Normally we choose a grape and a region (the last one was Cabernet Sauvignon from Chile) and ask each couple to bring a bottle, costing less than $20. I wrap them up and we do a blind tasting. This time I assigned a grape for each couple to bring. The assignments were:
- Sauvignon Black
- Pinot Gris
The meal was fantastic. We started with a variety of artisinal goat and sheep cheeses, followed by fresh local swordfish on the grill, accompanied with an orzo salad and followed by a salad of fresh garden greens. Desert was lemon cake with fresh strawberries.
We poured samples of each wine and started tasting and making notes. The cheeses were accompanying this course, and we all noted that cheese makes any wine taste better. Our first wine to taste (Orange yarn) turned out to be Pinot Gris (Alsace, Cave de Turckheim, 2006, 13%, $17). It was beautiful in the glass, and people commented on fruit and citrus flavors. Several of us guessed (incorrectly) that this was a Sauvignon Blanc. Many of us drink Pinot Grigio as a regular everyday white, and I think that what threw us was that this was a French wine rather than Italian or Californian wine.
The second wine to taste (Blue Yarn) was a Sauvignon Blanc (Sincerely, South Africa, 2007, 12.5%, $13). When it was first sipped it had a nearly overpowering and unpleasant smell of asparagus. After it had been open a while it had a sooty taste, and with the fish (by now it had been open about an hour) it mellowed out and was very enjoyable. It won the 'most improved' award.
Next on the list was a Fume Blanc (Green yarn) which fooled all of us because the taste of oak made us think (incorrectly) this was a Chardonnay. This bottle (Ferrari-Carano, Sonoma, 2007, 13.9%, $18) featured a Sauvignon Blanc grape which had been fermented in French oak. It was full bodied and I really enjoyed it with the swordfish.
When we got to tasting the Gewurztraminer (Fetzer, 2007, 12%, $11) we noted that the sweet taste offset the spice of a peppery sheep cheese. Other than that, we all found the Gewurztraminer to be too sweet and generally not to our liking (I have had Gewurztraminer wines that were not so sweet and syrupy, but this wasn't one of them.)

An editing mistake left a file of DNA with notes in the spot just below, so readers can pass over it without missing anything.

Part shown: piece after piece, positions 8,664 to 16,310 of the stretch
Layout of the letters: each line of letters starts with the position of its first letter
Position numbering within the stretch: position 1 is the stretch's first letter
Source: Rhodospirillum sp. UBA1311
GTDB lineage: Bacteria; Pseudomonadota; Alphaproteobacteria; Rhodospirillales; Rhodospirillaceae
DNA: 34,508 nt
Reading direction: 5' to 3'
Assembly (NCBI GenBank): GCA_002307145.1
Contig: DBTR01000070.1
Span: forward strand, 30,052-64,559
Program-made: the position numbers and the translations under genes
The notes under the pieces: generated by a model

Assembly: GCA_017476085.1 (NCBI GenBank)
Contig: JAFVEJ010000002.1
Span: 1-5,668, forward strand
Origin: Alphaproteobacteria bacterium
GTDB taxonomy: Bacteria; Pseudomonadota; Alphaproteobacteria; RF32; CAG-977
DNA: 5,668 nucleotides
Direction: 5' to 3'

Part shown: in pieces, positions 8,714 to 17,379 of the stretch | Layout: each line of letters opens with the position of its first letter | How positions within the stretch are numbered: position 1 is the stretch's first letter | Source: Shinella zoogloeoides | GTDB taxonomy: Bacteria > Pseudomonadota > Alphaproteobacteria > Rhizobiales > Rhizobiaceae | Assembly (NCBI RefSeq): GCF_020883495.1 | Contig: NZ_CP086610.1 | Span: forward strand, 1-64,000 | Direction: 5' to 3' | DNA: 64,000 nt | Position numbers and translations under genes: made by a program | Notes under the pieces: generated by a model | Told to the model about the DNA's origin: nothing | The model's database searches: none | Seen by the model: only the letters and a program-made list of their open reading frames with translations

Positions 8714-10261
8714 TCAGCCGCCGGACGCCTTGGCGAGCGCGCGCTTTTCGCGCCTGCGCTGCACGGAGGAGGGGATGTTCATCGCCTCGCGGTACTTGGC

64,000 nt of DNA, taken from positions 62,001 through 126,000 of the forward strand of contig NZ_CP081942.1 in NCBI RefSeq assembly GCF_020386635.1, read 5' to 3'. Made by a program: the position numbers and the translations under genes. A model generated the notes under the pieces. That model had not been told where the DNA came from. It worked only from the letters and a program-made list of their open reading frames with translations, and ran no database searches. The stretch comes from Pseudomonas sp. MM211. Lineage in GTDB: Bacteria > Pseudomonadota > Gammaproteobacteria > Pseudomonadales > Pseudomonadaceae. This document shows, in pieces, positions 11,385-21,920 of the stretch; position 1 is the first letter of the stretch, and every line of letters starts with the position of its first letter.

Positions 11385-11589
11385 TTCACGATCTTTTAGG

The next wine (yellow yarn) was a Chardonnay (Clos La Chance, Monterey County, Ca., 2006, 13.5%, $13.50). This one boasts that it is entirely unoaked – I thought it was a Sauvignon Blanc! It was very nice with the swordfish, not assertive, enjoyable.
It is difficult to keep tastes and flavor profiles straight when there are many wines before you – we were pouring no more than 2 oz of each and trying to describe each of them. But, it gets hard. The following wine was a Viognier (Laurent Miquel, France 2007, 13.5%, $17). It turned out that some of us had never tasted a Viognier. This wine became popular in the US about a decade ago, at least that's when I became aware of it, and is a complex, hearty wine. I like it and recognized it at first, but others didn't universally share my enthusiasm. One comment was that it had a very floral nose, which this person found off-putting. But, I liked it and thought it was a great complement to the grilled swordfish.
So, we were finishing dinner, the wines had been unmasked, and someone said “what about the Muscadet?” What Muscadet, I thought, and learned that a bottle had been brought and wrapped but not served. OK, more work to be done, so we found the missing bottle and poured. It was a delightful wine (Lasablette, France, 2007, 12%, $17) and was wonderful with the fish. The people who brought the Muscadet recalled a year their family had spent in France, and realized that for them at that time white wine meant Muscadet. It was complex, well structured, and tasted very good either with the meal or on its own.
In general, we disliked the sweet Gewurztraminer, and found all the other wines to be good with the swordfish. The most assertive wines were the Viognier and the Fume Blanc, with the taste of oak adding more structure. The most improved was the South African Sauvignon Blanc, and really, all these wines (except the Gewurztraminer) would be very good as the only wine on the table.
For my tastes, with a grilled swordfish, I would order the Fume Blanc, Muscadet, Viognier, or maybe a Gavi which we didn't taste here. But those are my preferences.
So I guess it's true – White wines do go with fish!